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Astrological Reports to Assyrian Kings (SAA 08, 147, K 00120a), 7-8 & r1

The star of Marduk becomes visible in the presence of d šulpae that has been rising 1[] double-hour only if Jupiter is standing in the sky in the middle of the night at [the position of ] the Autumnal equinox.

Explanatory Notes:  Langdon, S. (1923), "The Babylonian Epic of Creation", Oxford, p. 156 suggests that d nibiru may be identified with either equinox. The calendars of 3R53 no2 and CT26 plate 49 Sm0777 further suggest that the interpretation of d nibiru may be constrained to the position of the Autumnal equinox, since they both associate month VII with d nibiru. According to mul APIN Ii28, d SAG-ME-GAR keeps changing its position and crosses the sky, while according to mul APIN IIi2, d šulpae takes the place we would expect of d SAG-ME-GAR in the list of astronomical objects that travel the same Path the Moon travels. If d SAG-ME-GAR is identified with Jupiter,d šulpae may be interpreted as Jupiter at opposition, since Jupiter transits at the local midnight when at opposition. This viewpoint is further supported by the poem of Erra & Išum Tablet IV 124 (I want to dim the brilliance of d šulpae!) which suggests that d šulpae is brilliant and it is well-known that Jupiter is typically bright at opposition. If Jupiter is located near the position of the Autumnal equinox, the translation further suggests that the star of Marduk may be associated with the Milky Way, perhaps near Antares or Aldebaran, depending on whether Jupiter stands at opposition near the Autumnal or Vernal equinox respectively, based on the dates associated with the tablet as ca. 911-612 BCE according to the ORACC record for SAA 08, 147.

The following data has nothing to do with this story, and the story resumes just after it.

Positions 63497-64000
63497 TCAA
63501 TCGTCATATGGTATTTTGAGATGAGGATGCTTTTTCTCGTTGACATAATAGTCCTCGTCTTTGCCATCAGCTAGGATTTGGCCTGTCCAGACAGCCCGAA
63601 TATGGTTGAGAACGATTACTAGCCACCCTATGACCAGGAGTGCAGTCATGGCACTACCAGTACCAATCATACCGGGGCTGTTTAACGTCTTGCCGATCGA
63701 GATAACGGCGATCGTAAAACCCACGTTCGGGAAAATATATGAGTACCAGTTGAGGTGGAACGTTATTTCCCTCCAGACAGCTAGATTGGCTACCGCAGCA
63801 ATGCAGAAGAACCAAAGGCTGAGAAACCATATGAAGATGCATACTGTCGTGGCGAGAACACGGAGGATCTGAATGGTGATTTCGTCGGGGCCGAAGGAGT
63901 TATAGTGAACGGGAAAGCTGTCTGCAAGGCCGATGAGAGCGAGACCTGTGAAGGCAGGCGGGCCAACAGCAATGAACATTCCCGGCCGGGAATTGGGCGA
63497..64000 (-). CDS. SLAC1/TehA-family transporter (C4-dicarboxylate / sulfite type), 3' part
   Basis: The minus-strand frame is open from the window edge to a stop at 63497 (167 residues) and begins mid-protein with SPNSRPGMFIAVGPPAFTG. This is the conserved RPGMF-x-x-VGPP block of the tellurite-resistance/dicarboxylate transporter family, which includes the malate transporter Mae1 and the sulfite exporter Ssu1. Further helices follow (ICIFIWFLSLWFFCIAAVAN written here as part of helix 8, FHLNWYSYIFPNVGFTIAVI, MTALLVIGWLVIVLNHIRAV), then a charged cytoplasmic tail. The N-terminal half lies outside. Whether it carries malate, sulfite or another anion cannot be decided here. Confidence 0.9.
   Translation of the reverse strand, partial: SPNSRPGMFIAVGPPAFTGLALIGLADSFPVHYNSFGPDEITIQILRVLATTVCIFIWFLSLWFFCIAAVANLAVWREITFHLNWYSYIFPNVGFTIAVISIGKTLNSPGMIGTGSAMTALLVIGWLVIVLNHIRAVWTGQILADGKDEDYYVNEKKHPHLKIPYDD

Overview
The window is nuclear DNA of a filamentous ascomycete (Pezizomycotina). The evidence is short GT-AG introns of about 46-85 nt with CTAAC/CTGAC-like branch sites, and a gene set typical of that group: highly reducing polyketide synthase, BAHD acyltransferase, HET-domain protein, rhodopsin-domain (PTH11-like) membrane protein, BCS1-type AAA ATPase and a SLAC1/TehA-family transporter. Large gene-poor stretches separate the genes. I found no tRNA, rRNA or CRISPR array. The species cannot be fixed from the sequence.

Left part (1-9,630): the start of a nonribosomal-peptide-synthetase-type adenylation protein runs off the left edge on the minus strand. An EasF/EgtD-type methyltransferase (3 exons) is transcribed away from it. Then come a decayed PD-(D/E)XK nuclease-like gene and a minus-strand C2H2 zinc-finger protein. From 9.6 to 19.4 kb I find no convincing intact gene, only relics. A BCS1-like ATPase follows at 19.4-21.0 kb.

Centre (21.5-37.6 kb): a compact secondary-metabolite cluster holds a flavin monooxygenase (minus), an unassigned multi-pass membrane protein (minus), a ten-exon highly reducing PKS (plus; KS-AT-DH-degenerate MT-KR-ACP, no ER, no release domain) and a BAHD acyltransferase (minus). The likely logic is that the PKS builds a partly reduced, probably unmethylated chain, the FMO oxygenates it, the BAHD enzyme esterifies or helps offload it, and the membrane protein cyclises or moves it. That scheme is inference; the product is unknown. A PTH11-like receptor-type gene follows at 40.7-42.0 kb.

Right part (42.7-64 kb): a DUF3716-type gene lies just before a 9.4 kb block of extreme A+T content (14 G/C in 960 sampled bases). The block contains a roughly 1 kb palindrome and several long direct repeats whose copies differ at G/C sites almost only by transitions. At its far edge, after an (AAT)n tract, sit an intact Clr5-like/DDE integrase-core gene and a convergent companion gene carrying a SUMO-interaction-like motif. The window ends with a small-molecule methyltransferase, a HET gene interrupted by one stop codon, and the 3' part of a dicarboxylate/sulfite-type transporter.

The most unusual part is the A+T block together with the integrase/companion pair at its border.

Source:  RMA094
Date:  ca. 911-612 BCE (according to ORACC)
Language:  Akkadian
Medium:  clay tablet
Find Spot:  Nineveh (modern Kuyunjik)
See all in category Astromonical Texts